Mottram Primary School Curriculum is delivered through engaging and exciting topics which we ensure cover the breadth and depth of the skills and knowledge from the National Curriculum. Using our Progression Document, we have designed our curriculum with fresh and exciting topics to specifically meet the needs of our children.
At Mottram C of E Primary School, we believe that History fires children’s inquisitiveness about the past and the wider world. History helps children to develop transferrable skills they can use across the curriculum and in later life, such as asking perceptive questions and thinking critically. Here at Mottram, we intend to–
- Stimulate the children’s interest and curiosity about the past.
- Foster interest and enjoyment in learning with the use of artefacts, practical activities, and field trips.
- Enable children to gain knowledge and understanding about historical periods.
- Enable children to gain knowledge and understanding about significant events in the past and the lives of significant people.
- Foster an appreciation of how things have changed over time.
- Develop a sense of chronology.
- Develop an understanding of the similarities and differences in the lives and ways of people in the past and how it compares to their own.
- Help children understand society and their place within it so that they develop a sense of their own identity.
The Early Years Foundation Stage Curriculum (EYFS) supports children’s understanding of History through the planning and teaching of “Understanding the World”. Children will be encouraged to comment on images of familiar situations from the past and compare and contrast characters from stories, including historical figures. Through conversation and daily routines, the children will be exposed to language relating to time such as “yesterday”, “old”, “past”, “now” and “then”.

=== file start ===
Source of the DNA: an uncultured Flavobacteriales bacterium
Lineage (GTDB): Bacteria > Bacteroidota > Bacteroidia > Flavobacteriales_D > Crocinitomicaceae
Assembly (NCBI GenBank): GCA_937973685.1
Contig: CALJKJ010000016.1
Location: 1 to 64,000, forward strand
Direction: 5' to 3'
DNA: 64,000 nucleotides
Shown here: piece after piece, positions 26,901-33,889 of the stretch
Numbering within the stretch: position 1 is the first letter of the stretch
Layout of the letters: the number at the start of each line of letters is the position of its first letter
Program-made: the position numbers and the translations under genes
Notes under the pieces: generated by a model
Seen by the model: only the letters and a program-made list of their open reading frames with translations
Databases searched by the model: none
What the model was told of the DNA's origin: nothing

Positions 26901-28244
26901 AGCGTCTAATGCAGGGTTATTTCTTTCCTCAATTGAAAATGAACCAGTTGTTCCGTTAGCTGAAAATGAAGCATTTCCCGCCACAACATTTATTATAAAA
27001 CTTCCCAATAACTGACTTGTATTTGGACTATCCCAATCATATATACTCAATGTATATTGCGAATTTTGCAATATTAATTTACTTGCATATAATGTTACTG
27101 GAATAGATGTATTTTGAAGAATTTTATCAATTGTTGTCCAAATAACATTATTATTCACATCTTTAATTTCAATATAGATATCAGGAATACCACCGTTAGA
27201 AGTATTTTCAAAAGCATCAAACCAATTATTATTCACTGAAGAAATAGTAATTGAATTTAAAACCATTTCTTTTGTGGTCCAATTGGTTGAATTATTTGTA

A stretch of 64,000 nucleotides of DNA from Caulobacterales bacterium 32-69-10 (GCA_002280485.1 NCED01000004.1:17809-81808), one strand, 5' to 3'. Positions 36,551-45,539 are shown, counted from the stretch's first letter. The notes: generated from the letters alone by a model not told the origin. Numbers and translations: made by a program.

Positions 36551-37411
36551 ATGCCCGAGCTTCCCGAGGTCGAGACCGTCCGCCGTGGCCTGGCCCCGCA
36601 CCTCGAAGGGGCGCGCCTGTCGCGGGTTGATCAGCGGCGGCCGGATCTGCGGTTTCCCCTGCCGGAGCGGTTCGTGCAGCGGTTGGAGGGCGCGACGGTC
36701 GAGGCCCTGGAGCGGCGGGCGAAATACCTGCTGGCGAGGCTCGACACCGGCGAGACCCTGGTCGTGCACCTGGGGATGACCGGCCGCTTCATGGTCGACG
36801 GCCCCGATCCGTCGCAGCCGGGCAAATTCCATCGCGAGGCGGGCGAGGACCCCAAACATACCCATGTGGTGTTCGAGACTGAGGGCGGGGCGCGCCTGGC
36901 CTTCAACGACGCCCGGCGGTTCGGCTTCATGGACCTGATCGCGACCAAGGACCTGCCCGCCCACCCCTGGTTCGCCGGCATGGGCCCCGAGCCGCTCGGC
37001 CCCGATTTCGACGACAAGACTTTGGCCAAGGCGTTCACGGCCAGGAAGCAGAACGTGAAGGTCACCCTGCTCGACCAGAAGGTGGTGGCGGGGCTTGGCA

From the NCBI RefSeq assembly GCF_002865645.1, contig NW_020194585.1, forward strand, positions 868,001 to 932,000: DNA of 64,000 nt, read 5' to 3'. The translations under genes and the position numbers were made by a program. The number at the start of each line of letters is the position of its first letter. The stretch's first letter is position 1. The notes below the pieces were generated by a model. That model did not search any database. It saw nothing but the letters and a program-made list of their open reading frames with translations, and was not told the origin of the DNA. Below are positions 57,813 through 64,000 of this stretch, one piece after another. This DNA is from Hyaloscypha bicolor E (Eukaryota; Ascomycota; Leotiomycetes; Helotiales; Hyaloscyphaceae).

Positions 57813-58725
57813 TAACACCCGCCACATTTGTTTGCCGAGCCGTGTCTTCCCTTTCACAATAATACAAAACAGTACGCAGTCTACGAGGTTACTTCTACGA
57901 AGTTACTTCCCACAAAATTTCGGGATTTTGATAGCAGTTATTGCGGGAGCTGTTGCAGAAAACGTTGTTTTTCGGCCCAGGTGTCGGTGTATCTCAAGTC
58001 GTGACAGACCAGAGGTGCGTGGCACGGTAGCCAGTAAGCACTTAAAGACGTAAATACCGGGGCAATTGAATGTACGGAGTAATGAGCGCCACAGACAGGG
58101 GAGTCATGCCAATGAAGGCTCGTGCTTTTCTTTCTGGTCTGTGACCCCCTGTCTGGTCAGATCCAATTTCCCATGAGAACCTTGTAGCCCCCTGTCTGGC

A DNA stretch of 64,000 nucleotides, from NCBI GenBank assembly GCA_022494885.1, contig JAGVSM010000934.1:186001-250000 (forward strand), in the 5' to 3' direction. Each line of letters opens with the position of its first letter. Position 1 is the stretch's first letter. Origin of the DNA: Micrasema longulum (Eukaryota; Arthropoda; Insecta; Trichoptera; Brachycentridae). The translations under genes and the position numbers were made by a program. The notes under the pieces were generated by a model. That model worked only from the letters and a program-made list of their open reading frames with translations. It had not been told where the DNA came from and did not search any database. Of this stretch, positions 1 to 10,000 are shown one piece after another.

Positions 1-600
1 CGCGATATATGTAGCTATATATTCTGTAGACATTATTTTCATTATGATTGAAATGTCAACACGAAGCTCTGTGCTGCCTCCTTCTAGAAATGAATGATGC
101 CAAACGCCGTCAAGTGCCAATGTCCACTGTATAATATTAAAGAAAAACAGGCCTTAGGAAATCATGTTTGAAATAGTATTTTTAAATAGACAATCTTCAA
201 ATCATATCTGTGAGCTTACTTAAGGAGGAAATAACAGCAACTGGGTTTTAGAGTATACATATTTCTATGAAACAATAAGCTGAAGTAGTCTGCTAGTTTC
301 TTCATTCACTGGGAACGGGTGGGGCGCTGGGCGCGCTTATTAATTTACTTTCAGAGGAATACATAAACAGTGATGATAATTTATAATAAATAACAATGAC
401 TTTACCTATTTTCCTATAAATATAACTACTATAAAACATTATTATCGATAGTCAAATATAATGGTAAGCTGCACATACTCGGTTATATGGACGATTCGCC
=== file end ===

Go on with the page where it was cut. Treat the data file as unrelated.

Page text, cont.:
KS1 and KS2
To ensure high standards of teaching and learning in History, we implement a curriculum that is progressive throughout the whole school, which is inspired by our Progression Document. History is taught as part of a topic, focusing on knowledge and skills stated in the National Curriculum and our Progression Document. Each year group has six allocated topics which are taught over the year, some with a History focus which will be taught through weekly topic lessons or a block of lessons.
Through these topics, all children are given the opportunity to learn more about key historical figures and events and discover their impact on the course of History.
When teaching History, the teachers follow the children’s interests to ensure their learning is engaging, broad and balanced. They will encourage children to think critically and will involve a variety of teaching approaches such as use of investigations, role play, examining artefacts etc.
By the time children leave our school they will:
- Become increasingly critical and analytical within their thinking. Making informed and balanced judgements based on their knowledge of the past.
- Become increasingly aware of how historical events have shaped the world that they currently live in.
- Have a further understanding of History in their locality and around the world.
- Develop enquiry skills to pursue their own interests within a topic and further questioning.
- Where applicable, have encountered or participated in high-quality visits/visitors to further appreciate the impact of History.
- Retain prior-learning and make connections between what they have previously learned and what they are currently learning.
Assessments are gathered through observations, pupil voice and work in books.
“There were only a few things on telly back then.” (Reception)
“Buses in the old days didn’t have any roofs on them.” (Year 2)
“The World Wide Web had been invented by Tim Berners -Lee.” (Year 3)
Why do we study history? – “So, we can cherish things from the past.” (Year 4)
“We learn lessons for the future.” (Year 6)
“Learning about Florence Nightingale inspires us to be a nurse.” (Year 4)
“History boosts your curiosity.” (Year 5)